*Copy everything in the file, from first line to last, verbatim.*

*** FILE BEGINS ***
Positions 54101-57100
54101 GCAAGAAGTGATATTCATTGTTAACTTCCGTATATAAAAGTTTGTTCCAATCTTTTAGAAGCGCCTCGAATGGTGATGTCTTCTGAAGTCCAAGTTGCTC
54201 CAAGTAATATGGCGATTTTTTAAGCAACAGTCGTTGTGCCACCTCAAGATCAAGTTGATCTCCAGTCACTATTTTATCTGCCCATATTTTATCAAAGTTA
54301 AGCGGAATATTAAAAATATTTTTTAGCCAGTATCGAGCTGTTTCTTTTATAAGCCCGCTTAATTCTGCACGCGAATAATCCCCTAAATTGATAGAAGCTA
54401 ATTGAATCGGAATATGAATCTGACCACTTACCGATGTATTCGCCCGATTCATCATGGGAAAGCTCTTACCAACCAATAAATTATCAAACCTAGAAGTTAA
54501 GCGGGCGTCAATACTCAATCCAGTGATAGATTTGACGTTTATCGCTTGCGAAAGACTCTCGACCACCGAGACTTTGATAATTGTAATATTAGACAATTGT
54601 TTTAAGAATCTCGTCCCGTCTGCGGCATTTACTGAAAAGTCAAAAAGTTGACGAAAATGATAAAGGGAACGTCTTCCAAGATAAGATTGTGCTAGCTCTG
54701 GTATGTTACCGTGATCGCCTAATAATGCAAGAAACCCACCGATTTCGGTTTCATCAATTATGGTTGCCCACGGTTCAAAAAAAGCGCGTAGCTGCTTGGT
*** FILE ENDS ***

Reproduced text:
Positions 54101-57100
54101 GCAAGAAGTGATATTCATTGTTAACTTCCGTATATAAAAGTTTGTTCCAATCTTTTAGAAGCGCCTCGAATGGTGATGTCTTCTGAAGTCCAAGTTGCTC
54201 CAAGTAATATGGCGATTTTTTAAGCAACAGTCGTTGTGCCACCTCAAGATCAAGTTGATCTCCAGTCACTATTTTATCTGCCCATATTTTATCAAAGTTA
54301 AGCGGAATATTAAAAATATTTTTTAGCCAGTATCGAGCTGTTTCTTTTATAAGCCCGCTTAATTCTGCACGCGAATAATCCCCTAAATTGATAGAAGCTA
54401 ATTGAATCGGAATATGAATCTGACCACTTACCGATGTATTCGCCCGATTCATCATGGGAAAGCTCTTACCAACCAATAAATTATCAAACCTAGAAGTTAA
54501 GCGGGCGTCAATACTCAATCCAGTGATAGATTTGACGTTTATCGCTTGCGAAAGACTCTCGACCACCGAGACTTTGATAATTGTAATATTAGACAATTGT
54601 TTTAAGAATCTCGTCCCGTCTGCGGCATTTACTGAAAAGTCAAAAAGTTGACGAAAATGATAAAGGGAACGTCTTCCAAGATAAGATTGTGCTAGCTCTG
54701 GTATGTTACCGTGATCGCCTAATAATGCAAGAAACCCACCGATTTCGGTTTCATCAATTATGGTTGCCCACGGTTCAAAAAAAGCGCGTAGCTGCTTGGT